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Bluebird and the Dead Lake signed by Donald Campbell first edition 1964

Bluebird and the Dead Lake signed by Donald Campbell first edition 1964



Bluebird and the Dead Lake. The story of Donald Campbell’s Land Speed Record at Lake Eyre in 1964 

London: Collins, 1965


8vo., blue publisher’s boards lettered in gilt to spine; in the unclipped pictorial dust wrapper (21s. net), designed by Michael Rand and Dell ’Orco; with photographs of Campbell, Bluebird, and ‘The Dead Lake’ reproduced with permission of Black Star Agency; pp. [viii], 9-188, [iv]; a very good, sound copy; small splash mark to ffep; half-title rear endleaves lightly offset; small stain to bottom of ‘illustrations’ page; the very good dust jacket with some dirt marks to head; lightly scuffed and creased to extremities, particularly spine tips and folds


First edition, inscribed by Donald Campbell “To John Henry/ With warm good wishes/ from/ Donald Campbell/ 17 August 1964! Memories 1965? It is likely that Campbell realised he made a mistake, intending for the date to be the one on which he broke the record. 


During his lifetime Donald Campbell broke eight world speed records on water, and two on land, all in the 1950s and 60s. He remains the only person to have broken both land and water speed records in the same year. Raised by his father Sir Malcolm Campbell, who was himself the holder of 13 world speed records, Donald followed closely in his father’s footsteps. He set his first on water at Ullswater on 23 July 1955, where he achieved a speed of 202.32 mph in Bluebird K7, and six more followed over the course of that decade. His attention then turned to land, with the attempt to break the then record of 394 mph aided by the Norris brothers, who set about designing Bluebird-Proteus CN7 with 500 mph in mind. On a sixth test run in 1960, Campbell lost control at over 360 mph and crashed, with the car's tremendous structural integrity being his saving grace. Despite being hospitalised with a fractured skull and a burst eardrum, Campbell immediately announced that he was determined to have another go. It was then that Lake Eyre in Australia was proposed as the site for the attempt. Despite having seen no rain for nine years, the event was postponed twice due to bad weather, but eventually the team’s patience was rewarded when the CN7 recorded a speed of 403.1mph.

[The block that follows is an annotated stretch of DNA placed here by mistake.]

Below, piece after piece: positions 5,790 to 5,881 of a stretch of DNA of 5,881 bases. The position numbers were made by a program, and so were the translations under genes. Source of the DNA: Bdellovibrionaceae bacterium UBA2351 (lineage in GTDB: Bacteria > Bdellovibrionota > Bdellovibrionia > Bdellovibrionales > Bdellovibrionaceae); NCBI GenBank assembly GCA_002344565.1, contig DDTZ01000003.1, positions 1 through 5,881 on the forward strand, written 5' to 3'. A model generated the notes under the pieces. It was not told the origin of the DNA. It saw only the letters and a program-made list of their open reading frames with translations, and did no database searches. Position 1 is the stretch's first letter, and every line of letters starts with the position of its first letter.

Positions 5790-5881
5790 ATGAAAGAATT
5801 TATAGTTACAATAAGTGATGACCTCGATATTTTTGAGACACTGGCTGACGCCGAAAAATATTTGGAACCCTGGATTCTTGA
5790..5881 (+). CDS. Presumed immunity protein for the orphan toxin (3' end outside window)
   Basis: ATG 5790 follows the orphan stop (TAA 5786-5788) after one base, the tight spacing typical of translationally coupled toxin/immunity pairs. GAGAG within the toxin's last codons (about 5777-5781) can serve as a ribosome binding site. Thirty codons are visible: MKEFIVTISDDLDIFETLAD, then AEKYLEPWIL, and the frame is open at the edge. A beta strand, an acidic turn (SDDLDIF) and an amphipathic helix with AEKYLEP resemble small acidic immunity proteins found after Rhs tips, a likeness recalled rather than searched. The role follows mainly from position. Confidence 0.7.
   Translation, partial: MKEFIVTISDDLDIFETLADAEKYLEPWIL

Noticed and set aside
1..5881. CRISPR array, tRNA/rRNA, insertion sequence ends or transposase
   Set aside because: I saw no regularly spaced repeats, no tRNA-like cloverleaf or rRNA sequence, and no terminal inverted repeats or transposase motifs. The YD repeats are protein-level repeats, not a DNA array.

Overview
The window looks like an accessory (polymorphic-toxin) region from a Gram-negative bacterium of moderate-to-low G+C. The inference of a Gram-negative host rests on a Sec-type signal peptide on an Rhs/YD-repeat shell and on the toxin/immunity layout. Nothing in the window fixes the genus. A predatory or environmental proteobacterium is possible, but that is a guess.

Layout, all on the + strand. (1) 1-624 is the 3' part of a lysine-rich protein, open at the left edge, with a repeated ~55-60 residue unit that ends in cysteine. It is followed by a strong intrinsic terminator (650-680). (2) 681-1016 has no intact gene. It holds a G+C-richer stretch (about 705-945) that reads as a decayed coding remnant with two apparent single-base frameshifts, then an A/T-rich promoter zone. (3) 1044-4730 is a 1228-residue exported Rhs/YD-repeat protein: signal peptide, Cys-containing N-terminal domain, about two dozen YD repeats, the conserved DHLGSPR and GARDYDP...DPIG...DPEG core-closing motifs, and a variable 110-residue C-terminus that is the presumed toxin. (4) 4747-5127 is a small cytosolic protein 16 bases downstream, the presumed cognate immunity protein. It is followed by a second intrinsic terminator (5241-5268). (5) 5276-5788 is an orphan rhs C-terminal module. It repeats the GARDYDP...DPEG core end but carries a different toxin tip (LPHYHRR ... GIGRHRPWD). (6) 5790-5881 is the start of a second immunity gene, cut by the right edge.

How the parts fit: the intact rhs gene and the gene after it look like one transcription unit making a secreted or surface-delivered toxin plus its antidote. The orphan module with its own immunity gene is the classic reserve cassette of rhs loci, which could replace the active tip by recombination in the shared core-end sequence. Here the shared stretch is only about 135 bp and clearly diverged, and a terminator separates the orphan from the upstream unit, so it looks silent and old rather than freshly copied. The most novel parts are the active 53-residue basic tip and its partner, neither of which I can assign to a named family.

Campbell died two years after this book was published, while attempting to break another speed record on water.  The dust jacket reads: “It is the story of a man and his obsession… John Pearson gives an eye-witness account of the fear, the tensions, the heart-break and the suspicions that grew behind the scenes as Campbell pursued his dream of speed on a track which seemed to spell certain death”. 


Rare signed. 

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